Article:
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. Last Updated: 07/27/2016

Scotland Bares Its History, From Bones to Bras




EDINBURGH -- The new National Museum of Scotland opened Monday, providing a permanent home for the nation's collection of artifacts ancient and modern, from a missionary's bones to a Wonderbra.


Workers were still putting the finishing touches to the building the day before Queen Elizabeth arrived for the official opening of the pounds 52 million ($86 million) museum. Monday was also Scotland's National Day.


Museum staff toiled all weekend unpacking some of the 10,000 exhibits telling the story of Scotland from the very earliest days to the eve of the next millennium.


"The Royal Museum shows the rest of the world to Scots," said Robert Smith, chairman of the museum's trustees. "This new building will show Scotland to the world."


The museum has taken years to turn into reality, years that have been full of controversy. The site, close to the center of the Scottish capital, was earmarked in 1952 and cleared of existing buildings, including the original home of one of Edinburgh's famous schools, in 1971.


Some exhibits, like the oldest surviving Scottish-built locomotive and a Newcomen beam steam engine used to pump water out of a coal mine for nearly 100 years, were so large that they were installed at the outset and then built around.


Visitors enter through a castle-like tower and are led underground to the first of six galleries.


This charts geological history, leading to early wildlife and inhabitants. The prime exhibit is Lizzie, the world's oldest fossil, a 340-million-year-old reptile found in a local quarry.


Moving up a level, the "Kingdom of the Scots" gallery looks at 900 years of Scottish political and religious history.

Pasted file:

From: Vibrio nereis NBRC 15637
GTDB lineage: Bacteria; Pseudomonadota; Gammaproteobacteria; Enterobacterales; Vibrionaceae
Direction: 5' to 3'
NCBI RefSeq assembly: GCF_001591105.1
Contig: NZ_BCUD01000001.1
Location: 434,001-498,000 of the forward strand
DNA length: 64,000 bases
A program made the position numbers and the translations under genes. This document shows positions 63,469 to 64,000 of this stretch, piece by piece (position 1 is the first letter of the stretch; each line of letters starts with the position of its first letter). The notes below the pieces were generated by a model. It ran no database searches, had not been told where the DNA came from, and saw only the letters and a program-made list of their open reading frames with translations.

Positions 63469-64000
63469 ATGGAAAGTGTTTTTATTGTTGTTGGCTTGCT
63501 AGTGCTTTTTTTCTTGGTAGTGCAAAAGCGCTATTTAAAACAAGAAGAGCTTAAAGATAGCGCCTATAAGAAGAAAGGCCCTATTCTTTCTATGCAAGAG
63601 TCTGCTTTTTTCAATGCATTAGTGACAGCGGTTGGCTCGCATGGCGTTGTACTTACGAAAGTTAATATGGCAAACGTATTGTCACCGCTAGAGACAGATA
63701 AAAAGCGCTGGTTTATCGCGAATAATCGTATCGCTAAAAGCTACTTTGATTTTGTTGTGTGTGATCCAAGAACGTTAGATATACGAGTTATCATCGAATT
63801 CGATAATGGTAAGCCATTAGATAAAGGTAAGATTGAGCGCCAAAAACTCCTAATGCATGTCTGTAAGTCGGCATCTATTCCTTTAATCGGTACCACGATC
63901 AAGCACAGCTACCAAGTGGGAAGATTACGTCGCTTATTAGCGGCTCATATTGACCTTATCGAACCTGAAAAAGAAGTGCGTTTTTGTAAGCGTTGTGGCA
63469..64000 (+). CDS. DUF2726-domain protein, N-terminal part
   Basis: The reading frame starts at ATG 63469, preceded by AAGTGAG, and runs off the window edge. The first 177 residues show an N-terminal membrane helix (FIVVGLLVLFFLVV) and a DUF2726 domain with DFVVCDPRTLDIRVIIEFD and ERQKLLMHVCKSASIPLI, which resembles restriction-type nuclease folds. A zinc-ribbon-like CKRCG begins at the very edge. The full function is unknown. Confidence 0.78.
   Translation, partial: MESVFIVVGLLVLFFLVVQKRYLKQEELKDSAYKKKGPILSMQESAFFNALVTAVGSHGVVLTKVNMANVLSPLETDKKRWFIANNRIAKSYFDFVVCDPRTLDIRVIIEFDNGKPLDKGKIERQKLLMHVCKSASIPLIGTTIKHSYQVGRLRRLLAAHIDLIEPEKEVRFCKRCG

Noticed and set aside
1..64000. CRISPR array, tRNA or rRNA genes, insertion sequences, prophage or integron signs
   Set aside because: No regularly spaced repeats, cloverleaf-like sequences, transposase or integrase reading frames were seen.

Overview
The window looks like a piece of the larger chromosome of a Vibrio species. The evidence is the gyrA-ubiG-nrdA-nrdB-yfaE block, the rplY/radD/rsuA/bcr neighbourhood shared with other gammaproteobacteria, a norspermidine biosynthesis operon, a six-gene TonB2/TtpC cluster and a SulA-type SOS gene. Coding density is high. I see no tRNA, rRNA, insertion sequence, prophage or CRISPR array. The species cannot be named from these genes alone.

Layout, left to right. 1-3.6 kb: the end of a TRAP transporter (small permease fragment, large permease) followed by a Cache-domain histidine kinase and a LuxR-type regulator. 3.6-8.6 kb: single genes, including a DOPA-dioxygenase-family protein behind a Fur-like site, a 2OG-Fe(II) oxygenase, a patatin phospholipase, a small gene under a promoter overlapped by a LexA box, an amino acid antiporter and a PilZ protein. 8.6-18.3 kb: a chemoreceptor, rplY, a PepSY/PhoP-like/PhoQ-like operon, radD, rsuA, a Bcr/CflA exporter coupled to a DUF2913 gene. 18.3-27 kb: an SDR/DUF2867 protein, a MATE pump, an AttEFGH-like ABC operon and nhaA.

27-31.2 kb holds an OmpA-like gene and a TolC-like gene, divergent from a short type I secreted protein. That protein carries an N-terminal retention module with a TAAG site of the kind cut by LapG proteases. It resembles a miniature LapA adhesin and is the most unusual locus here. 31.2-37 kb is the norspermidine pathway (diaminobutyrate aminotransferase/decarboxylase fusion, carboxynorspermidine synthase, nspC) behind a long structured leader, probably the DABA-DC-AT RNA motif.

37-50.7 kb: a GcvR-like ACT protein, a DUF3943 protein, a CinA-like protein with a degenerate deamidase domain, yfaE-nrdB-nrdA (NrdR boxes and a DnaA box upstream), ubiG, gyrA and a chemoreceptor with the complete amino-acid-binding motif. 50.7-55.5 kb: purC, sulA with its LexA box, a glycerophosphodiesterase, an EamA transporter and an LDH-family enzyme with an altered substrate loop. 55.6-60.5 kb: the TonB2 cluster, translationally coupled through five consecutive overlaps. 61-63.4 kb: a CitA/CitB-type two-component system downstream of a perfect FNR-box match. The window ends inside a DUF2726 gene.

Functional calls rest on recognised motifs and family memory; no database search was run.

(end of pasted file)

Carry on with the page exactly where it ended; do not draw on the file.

First to see is the Monymusk Reliquary, containing the bones of St. Columba - the missionary who brought Christianity to Scotland in the Dark Ages - and so revered that it was carried at the battle of Bannockburn, where Robert the Bruce won independence from England.


A brooch worn by Mary Queen of Scots is displayed here, and a stirrup cup presented to her son James with the horse that took him to London to claim the English throne in 1603.


Among a macabre display of manacles and instruments of punishment is "The Maiden," a guillotine used for public executions in Edinburgh but discarded a century before a similar machine achieved notoriety in the French Revolution.


Three subsequent levels cover Scotland after the Act of Union in 1707, with a side-glance at Bonnie Prince Charlie and the 1745 rising.


There are the light cannon from the Carron foundry that gave dominance of the seas to British navies at the end of the 18th century as well as the world's first rotary printing press.


Most controversial, though, is the top gallery devoted to the 20th century. Celebrities and members of the public were asked to nominate things that represented their life and times.


Prime Minister Tony Blair chose a Fender Stratocaster electric guitar. Actor Sean Connery chose the Declaration of Arbroath, which asserted Scotland's freedom in 1320 - and part of the text is displayed in a milk bottle, to signify the film star's original job in Edinburgh. Broadcaster Ruth Wishart named the contraceptive pill.


Other choices included a Saab convertible car, a Wonderbra, a zipper and a microphone.